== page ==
Browbeating
FIRST PERSON - Alex Magno (The Philippine Star) - June 23, 2020 - 12:00am

Exasperation bubbled to the surface in the last House hearing on the ABS-CBN franchise. The hearings were stretching on for too long and thin allegations were being recycled in what now appears to be a long gauntlet of congressional prerogative.

At one point, late in the last hearing, Buhay Rep. Lito Atienza seized his opportunity to speak to request resource persons for the media network to complete their explanations to earlier questions. Legislators who did not seem interested in what they had to say rudely interrupted their explanations.

Atienza described the behavior of his colleagues toward resource persons as “browbeating.” One congressman immediately rose to have the term removed from the record, describing it as “unparliamentary.”

The powerful congressman had his way. But the incident will likely alter the tone of these prolonged public hearings that served as a podium for a block of congressmen perceived to be closely allied with House Speaker Alan Cayetano.

Atienza, although in the minority, is a respected voice in the chamber. He was a Liberal Party stalwart in the pre-martial law period. During the period of dictatorship, he was an irrepressible voice for democratic opposition. He served three terms as mayor of Manila and now sits as a party-list representative.

In a word, he lived through the period when the media giant was basically appropriated by the dictatorship and returned to its rightful owners after the 1986 democratic revolution.  He was not about to sit quietly and watch as some of his congressional colleagues now attempt a rewriting of history.

The franchise hearings saw claims being made that the media network was improperly returned to its owners and that the influential family that owned the network has received a 150-year franchise in the late sixties. These alongside issues regarding the actual nationality of Gabby Lopez and the constitutionality of the Philippine Depositary Receipts the holding company had issued to help capitalize the media enterprise.

The matters tackled at the franchise hearing are a mixed bag of valid concerns and contrived accusations. While most of these issues might be validly raised and publicly discussed, the hearings themselves have become a long and repetitive exercise. There are moments when the proceedings resembled more a fishing expedition or an inquisition than a genuine effort to assess the public interest at stake in the franchise application.

There is clearly a political play in motion in these hearings. What that political play exactly is, Atienza is not prepared to speculate upon.

But the public listening in on these deliberations should be spared the intrigue and the needless nitpicking. The committee on congressional franchises, and the House of Representatives, do not need to try too hard to find some sort of misdemeanor here.

Congress, as elected representatives of the people, has full power to grant or deny franchises over the use of scarce public resources. In the case of the ABS-CBN franchise application now at bar, the legislators need not go to any great extent to grant or deny the application on the ground of “public interest.”

But they will need to take the high ground of statesmanship as well as the political conviction to do so.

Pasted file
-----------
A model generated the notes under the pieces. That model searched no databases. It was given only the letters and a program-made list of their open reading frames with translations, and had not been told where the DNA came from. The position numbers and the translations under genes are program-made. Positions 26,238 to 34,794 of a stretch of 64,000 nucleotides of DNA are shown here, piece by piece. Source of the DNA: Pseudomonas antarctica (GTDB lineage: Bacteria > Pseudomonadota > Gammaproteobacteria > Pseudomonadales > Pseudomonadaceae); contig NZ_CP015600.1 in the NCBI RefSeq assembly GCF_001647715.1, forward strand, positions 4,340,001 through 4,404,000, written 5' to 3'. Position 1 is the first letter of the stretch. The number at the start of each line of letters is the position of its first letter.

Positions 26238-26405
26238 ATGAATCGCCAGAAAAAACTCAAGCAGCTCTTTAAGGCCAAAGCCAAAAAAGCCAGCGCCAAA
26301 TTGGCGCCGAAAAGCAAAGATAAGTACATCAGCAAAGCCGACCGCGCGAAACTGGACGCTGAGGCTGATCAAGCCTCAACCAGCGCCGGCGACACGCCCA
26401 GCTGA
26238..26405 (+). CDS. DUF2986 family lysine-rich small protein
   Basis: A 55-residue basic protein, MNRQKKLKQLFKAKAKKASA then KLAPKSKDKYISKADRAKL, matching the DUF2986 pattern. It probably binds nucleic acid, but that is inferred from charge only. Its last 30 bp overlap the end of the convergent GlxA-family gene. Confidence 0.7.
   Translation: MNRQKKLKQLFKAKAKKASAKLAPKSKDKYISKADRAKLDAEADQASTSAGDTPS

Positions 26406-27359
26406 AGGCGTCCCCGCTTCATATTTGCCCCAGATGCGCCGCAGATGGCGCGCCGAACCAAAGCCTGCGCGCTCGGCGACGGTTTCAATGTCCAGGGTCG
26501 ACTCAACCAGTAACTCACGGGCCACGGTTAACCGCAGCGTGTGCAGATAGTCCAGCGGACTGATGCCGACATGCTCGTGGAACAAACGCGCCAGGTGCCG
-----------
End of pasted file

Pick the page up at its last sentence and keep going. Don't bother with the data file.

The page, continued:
Reprieve

We might not have thanked Bahrain’s King Hamad bin Isa Al Khalifa enough for the kindness he has shown imprisoned Filipino workers.

The King pardoned several prisoners after receiving a personal appeal on their behalf by President Rodrigo Duterte. Among those pardoned is Roderick Aguinaldo who was convicted for the death of a Pakistani national in the Gulf kingdom.

The path to Aguinaldo’s pardon began when he texted his mother last year, providing her Sen. Bong Go’s phone number. He was on death row and had very nearly given up on his fate.

His mother took the chance and gave Sen. Go a call sometime mid-2018. She was surprised that not only did Go take the call himself, the busy senator offered to meet with her to discuss her son’s case. Convinced the imprisoned OFW was truly remorseful for what had happened, Go agreed to help in winning a pardon for him.

With the President expressing interest in the case, Filipino diplomats went to work. Our special envoy to the Gulf Cooperation Council Amable Aguiluz V led the effort, assisted by the DFA Undersecretary for Migrant Welfare Affairs Sarah Arriola. The Philippine embassy in Manama made the necessary representations with the Kingdom of Bahrain.

The team effort was successful. The condemned Filipinos received a royal pardon. Aguinaldo, who received a second lease on life, arrived home June 7 in time to celebrate Father’s Day with his children.

The redeemed migrant worker was effusive in his gratitude to all those who helped him win a second lease on life. He promised to work harder to be worthy of redemption he won.

Sen. Go did not neglect sending the rescued OFW a text message to greet him a happy Father’s Day, reminding him to take care of his children and build a better future for them. In addition to pressing for a pardon, Go helped find a job for Aguinaldo’s wife and scholarships for his children.

This case, says Go, underscores the need to establish a distinct executive department dedicated solely to looking after the welfare of our migrant workers. Even as they send in about P30 billion a year in remittances, our migrant workers often find themselves without support when they run into difficult situations abroad.

Go is the principal sponsor of Senate Bill No. 22 that seeks to establish a full-scale department to look after our migrant workers.

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